Why This Economist Thinks You Should Live Like An Artist
Trust the opportunity to adjust the plan or journey
William Faulkner once described writing a book as getting "the character in your mind. Once he is in your mind, and he is right and he's true, then he does the work himself. All you need to do then is to trot along behind him and put down what he does and what he says."
Unlike some novelists, Faulkner was claiming he didn't know how his book was going to turn out when he started. The characters he created and the situations he put them in took on a life of their own. There was an organic aspect to the process that deﬁed the usual way we think of a genius at work, executing a brilliant plan to realize the vision. The vision emerges alongside the work. It isn't prefabricated.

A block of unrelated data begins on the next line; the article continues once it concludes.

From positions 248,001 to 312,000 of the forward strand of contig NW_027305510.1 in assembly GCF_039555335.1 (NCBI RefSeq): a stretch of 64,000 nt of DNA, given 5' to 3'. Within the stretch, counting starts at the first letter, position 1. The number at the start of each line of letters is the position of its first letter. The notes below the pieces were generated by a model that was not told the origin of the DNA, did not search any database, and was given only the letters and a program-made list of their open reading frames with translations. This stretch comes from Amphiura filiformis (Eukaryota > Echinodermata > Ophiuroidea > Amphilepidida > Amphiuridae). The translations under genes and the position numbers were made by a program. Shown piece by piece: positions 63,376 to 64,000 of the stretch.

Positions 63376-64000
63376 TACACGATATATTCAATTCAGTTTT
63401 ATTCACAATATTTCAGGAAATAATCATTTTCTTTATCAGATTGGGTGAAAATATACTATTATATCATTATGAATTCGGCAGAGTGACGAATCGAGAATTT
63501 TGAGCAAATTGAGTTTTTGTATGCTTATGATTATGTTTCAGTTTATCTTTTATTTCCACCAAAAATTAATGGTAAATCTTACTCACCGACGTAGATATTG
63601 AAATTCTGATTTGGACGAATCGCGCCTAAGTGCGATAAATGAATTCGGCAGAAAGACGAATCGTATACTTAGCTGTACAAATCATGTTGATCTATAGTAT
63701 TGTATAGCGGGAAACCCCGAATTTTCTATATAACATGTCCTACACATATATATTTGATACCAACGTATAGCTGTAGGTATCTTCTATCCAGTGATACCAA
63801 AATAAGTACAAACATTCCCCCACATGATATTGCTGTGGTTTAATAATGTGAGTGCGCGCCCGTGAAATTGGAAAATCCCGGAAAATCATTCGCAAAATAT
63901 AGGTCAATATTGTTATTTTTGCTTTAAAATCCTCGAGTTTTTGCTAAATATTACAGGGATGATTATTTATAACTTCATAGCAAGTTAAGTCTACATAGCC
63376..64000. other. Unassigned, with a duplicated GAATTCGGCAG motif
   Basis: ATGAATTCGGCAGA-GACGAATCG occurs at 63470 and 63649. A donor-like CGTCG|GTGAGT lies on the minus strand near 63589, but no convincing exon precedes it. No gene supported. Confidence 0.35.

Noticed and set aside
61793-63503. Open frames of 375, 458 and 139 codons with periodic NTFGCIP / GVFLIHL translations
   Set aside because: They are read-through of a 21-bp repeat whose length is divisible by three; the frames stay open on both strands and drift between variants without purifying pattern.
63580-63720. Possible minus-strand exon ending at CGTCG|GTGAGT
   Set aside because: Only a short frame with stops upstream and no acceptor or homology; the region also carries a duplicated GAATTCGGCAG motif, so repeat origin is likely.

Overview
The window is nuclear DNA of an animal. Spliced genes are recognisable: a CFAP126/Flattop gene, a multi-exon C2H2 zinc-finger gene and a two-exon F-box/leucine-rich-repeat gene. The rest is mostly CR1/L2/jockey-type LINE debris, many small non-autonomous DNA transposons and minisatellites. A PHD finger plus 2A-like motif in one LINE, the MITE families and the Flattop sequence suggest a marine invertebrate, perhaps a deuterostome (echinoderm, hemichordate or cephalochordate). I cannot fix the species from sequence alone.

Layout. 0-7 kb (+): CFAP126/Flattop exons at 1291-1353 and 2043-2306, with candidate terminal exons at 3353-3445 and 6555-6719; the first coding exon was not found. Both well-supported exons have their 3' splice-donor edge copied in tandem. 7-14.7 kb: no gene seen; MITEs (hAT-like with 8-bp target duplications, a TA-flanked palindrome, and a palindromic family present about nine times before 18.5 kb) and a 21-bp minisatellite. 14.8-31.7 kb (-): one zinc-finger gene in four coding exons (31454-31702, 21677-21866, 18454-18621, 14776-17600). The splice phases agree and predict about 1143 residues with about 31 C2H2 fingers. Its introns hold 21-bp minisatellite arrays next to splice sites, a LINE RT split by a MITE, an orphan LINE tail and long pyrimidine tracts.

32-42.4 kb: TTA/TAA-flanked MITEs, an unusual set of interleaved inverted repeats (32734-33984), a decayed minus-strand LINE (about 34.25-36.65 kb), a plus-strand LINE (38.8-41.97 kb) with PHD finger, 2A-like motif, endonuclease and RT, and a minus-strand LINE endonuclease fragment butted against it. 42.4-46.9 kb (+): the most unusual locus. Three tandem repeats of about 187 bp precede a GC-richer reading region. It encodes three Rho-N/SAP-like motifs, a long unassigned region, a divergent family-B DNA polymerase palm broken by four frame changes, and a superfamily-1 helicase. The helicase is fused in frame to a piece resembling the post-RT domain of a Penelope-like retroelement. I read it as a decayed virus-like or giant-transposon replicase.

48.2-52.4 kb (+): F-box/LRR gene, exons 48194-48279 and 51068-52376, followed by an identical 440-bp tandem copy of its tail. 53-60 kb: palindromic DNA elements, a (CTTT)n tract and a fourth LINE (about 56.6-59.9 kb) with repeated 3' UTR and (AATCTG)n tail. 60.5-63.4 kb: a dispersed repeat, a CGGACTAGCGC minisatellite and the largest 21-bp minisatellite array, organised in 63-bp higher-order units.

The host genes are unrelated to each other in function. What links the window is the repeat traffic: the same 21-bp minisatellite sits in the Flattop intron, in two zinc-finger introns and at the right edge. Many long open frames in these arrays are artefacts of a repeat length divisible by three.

Some people have the good luck (or maybe it’s a curse) to have a prefab career or a prefab life. They know what they want or at least they think they do. They want to be a doctor, say. They’re pre-med in college; they work hard and get good grades; are accepted at a respected medical school; secure a decent residency and spend their life as a doctor. There’s a lot to be said for that kind of focused plan. It can mean an incredibly rewarding career, both ﬁnancially and psychologically.
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